Abbey Road at 40: The Walk Across Memory Lane

In a year of 40th anniversaries, the Beatles’ iconic final stroll is a standout

This year may go down in history as the year of the 40th anniversaries. Last month marked the 40th anniversary of the moon landing. Books, films and concerts are set to commemorate this month’s 40th anniversary of peace, love and music at Woodstock. October will bring a renewed celebration of the Miracle Mets’ unlikely 1969 World Series victory.

If you’re going to live in the past, 1969 is a pretty good year to get lost in, especially when it comes to music. Led Zeppelin released their first album in January, kicking off a new era in rock barely three weeks before the Beatles’ final public performance, atop Apple’s London headquarters. The year ended with the Rolling Stones’ tragic Altamont concert and the Jackson 5’s first album.

There are day-by-day guides to the history of the Beatles, the most chronicled music act in history. But one Fab Four anniversary from 40 years ago stands out: the group’s iconic stroll across Abbey Road on Aug. 8, 1969.

The album cover that’s generated endless accolades, imitations and Paul-is-dead conspiracy theories (Paul’s barefoot, so he must be a corpse ready for burial. The license plate on the car in the background ends “28IF” – the age Paul would have been had he lived, even though he was only 27 in 1969…) came about on a whim.

The group originally planned to call the album “Everest” in honor of the brand of cigarettes favored by their recording engineer, Geoff Emerick. They even toyed with taking a trip to Tibet and shooting the cover at Mount Everest.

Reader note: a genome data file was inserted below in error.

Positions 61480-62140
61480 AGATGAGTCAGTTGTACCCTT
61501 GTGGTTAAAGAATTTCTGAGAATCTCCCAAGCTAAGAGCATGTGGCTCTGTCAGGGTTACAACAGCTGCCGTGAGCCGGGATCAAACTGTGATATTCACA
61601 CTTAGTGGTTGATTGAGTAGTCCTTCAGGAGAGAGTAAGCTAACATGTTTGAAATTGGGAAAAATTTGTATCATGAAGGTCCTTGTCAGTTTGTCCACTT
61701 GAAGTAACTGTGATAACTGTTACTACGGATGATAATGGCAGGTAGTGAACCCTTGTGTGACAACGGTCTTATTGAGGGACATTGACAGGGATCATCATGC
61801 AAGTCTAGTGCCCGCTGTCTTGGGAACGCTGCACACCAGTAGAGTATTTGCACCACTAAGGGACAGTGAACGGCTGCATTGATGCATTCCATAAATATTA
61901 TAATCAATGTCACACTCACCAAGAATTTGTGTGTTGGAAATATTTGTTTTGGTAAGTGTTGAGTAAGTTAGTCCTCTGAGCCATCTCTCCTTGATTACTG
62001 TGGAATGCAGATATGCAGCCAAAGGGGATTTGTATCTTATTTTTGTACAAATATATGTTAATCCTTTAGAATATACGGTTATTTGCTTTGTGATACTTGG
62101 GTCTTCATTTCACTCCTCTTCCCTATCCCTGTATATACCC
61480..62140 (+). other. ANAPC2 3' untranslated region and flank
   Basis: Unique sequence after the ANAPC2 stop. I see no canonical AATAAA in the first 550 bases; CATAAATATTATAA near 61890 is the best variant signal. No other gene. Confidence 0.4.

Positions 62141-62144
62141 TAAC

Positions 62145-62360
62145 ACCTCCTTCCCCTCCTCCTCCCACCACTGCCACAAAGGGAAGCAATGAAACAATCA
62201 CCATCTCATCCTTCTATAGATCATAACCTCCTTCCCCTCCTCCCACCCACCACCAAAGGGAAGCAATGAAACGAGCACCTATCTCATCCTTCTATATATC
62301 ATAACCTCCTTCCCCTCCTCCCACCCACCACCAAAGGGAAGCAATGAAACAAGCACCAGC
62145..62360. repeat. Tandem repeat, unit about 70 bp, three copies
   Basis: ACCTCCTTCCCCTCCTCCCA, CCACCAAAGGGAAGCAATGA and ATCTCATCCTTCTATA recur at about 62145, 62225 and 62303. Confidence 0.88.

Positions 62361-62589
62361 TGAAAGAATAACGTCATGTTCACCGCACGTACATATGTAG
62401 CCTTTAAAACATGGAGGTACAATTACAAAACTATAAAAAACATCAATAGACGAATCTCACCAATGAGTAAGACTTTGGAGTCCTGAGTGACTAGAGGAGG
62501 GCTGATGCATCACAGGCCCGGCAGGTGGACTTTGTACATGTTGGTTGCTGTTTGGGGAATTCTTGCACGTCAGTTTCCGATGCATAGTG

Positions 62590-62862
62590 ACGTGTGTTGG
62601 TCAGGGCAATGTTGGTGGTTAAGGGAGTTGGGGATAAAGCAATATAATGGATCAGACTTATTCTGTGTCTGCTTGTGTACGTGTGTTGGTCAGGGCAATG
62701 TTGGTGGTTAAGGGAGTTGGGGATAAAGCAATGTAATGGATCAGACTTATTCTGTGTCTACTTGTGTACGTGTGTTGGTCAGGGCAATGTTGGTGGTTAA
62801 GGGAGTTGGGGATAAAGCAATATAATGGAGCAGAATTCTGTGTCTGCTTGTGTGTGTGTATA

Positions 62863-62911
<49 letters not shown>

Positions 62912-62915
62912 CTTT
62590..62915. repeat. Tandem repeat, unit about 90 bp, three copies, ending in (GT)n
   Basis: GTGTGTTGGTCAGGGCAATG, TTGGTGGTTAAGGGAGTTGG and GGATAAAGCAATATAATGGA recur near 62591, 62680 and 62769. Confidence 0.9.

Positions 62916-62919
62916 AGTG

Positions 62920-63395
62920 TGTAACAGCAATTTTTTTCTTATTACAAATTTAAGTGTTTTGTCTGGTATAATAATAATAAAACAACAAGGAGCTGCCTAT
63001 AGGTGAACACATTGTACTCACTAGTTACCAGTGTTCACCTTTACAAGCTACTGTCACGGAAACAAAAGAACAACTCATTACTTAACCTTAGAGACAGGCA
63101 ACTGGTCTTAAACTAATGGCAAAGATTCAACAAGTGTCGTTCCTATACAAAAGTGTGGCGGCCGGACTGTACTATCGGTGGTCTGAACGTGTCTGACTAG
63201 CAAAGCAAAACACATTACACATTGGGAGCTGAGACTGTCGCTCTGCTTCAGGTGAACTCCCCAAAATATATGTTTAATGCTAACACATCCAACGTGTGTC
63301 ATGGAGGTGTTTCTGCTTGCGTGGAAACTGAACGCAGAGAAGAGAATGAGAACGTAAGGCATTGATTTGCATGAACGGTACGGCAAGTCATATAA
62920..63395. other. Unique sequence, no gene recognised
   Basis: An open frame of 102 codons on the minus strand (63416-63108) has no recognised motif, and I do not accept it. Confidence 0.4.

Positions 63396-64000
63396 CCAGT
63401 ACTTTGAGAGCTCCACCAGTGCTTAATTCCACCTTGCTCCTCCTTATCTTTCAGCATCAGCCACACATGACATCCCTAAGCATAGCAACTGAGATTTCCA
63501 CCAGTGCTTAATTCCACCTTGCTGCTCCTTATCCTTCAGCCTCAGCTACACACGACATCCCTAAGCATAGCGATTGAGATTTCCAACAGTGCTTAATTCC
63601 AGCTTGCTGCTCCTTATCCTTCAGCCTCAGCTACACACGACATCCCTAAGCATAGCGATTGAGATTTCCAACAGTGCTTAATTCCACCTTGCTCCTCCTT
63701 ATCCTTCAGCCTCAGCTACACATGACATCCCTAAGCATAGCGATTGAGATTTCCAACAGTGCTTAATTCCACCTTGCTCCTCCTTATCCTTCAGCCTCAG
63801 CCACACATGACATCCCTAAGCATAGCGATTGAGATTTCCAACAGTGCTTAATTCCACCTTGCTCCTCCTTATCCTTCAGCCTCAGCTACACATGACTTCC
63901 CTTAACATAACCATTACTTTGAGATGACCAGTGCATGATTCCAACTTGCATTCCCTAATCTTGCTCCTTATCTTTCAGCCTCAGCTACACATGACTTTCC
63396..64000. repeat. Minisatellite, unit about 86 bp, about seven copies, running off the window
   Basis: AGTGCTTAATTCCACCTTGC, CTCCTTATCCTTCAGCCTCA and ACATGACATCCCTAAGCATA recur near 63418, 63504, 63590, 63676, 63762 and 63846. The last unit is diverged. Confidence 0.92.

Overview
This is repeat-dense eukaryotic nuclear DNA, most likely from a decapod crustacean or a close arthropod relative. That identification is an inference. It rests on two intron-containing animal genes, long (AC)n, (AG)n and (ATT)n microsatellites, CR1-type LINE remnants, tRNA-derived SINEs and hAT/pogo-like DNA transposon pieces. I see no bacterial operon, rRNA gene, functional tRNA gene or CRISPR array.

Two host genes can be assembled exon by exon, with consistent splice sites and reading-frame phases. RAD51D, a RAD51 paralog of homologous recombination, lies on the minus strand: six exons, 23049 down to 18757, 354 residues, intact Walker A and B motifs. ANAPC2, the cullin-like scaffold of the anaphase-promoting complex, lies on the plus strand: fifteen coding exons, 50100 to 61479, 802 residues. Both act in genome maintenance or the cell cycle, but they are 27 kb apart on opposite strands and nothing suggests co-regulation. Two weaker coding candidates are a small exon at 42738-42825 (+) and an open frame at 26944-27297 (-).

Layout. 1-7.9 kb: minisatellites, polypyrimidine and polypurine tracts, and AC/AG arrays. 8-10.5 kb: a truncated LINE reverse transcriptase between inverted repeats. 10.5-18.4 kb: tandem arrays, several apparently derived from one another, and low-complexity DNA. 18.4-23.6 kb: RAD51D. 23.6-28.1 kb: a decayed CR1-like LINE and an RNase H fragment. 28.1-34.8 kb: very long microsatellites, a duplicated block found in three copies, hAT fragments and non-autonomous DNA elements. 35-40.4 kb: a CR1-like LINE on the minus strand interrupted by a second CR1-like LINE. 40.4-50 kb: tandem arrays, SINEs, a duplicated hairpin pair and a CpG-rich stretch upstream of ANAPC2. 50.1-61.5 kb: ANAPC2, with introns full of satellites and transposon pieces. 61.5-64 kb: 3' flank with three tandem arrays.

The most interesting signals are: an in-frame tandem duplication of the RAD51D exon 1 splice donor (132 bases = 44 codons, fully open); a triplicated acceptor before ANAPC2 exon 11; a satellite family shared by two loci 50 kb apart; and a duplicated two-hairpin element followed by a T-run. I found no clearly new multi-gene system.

But the Beatles, who barely were talking to one another as they recorded what would be their final album (“Let it Be” was recorded earlier, released later), ultimately decided a major outing would be too much trouble.

“F--- it; let’s just step outside and name it ‘Abbey Road,’” Ringo Starr said, according to Emerick’s exceptional memoir, “Here, There and Everywhere.”

So they took to the zebra crossing in front of the London studio where they had recorded their best work and instantly created a classic album cover.

The album they were nearing completion on that hot August day would prove among their best: George Harrison’s “Something” and “Here Comes the Sun,” arguably are as good as just about anything ever written by John Lennon and Paul McCartney. The harmonies on “Because” are hauntingly beautiful. “Come Together” and “Oh, Darling” are great rockers. The second side’s grand medley ends, appropriately, with “The End,” with Starr taking a rare drum solo and the three others trading guitar licks like they were teenagers back on a seedy club stage in Hamburg.

The walk across Abbey Road, even more so than the rooftop concert, marks the Beatles’ symbolic goodbye as a group. They’re together one last time, walking in the same lockstep they somehow managed to maintain in their music. Yet they’re walking away from the recording studio – and, presumably, from one another.

While this anniversary hasn’t gotten the kind of attention of other, larger scale 1969 events, hardcore fans are expected to gather Saturday to recreate the walk (hopefully the street will be blocked off – London drivers are notoriously unforgiving to the legions of tourists who dodge traffic year-round to snap pictures along Abbey Road).

So while it wasn’t a giant leap for mankind, the Beatles' Abbey Road stroll represents a final step for the world’s most successful band, and seems a moment worth noting in a year of looking back 40 years. Just wait until 2019…

Hester is founding director of the award-winning, multi-media NYCity News Service at the City University of New York Graduate School of Journalism. He is the former City Editor of the New York Daily News, where he started as a reporter in 1992.

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